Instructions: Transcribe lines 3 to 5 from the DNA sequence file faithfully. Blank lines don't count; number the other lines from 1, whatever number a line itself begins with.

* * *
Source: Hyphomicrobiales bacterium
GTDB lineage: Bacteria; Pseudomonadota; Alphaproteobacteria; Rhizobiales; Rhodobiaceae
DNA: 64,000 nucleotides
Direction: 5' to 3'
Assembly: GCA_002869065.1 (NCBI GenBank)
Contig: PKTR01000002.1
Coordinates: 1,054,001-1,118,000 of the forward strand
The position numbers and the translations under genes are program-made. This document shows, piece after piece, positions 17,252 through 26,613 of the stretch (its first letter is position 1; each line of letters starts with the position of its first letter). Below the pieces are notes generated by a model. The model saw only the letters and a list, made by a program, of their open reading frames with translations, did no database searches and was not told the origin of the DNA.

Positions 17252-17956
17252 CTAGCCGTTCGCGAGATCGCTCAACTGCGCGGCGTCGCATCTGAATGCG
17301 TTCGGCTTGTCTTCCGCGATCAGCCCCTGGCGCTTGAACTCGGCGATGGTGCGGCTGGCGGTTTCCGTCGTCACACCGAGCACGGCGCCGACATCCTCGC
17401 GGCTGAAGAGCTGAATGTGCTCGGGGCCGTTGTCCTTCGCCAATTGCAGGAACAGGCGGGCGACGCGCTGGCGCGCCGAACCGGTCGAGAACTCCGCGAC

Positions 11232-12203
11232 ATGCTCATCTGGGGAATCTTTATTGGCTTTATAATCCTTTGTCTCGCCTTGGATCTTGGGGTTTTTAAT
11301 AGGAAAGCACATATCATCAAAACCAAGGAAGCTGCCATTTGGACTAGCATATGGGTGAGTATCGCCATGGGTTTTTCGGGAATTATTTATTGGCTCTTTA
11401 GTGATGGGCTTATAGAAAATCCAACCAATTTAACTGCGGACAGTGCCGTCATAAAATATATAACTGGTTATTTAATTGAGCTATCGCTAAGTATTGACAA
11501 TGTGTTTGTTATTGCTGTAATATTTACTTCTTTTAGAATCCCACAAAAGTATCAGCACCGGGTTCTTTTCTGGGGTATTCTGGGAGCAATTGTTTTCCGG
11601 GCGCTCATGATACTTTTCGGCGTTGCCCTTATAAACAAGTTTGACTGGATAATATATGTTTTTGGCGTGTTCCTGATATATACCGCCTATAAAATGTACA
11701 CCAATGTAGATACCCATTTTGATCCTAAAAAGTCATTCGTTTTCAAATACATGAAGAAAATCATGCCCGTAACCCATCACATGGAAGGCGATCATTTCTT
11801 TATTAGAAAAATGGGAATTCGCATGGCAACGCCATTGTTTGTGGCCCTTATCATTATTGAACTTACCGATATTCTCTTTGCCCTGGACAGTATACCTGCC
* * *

DNA: 64,000 nucleotides
Direction: 5' to 3'
Assembly: GCA_002869065.1 (NCBI GenBank)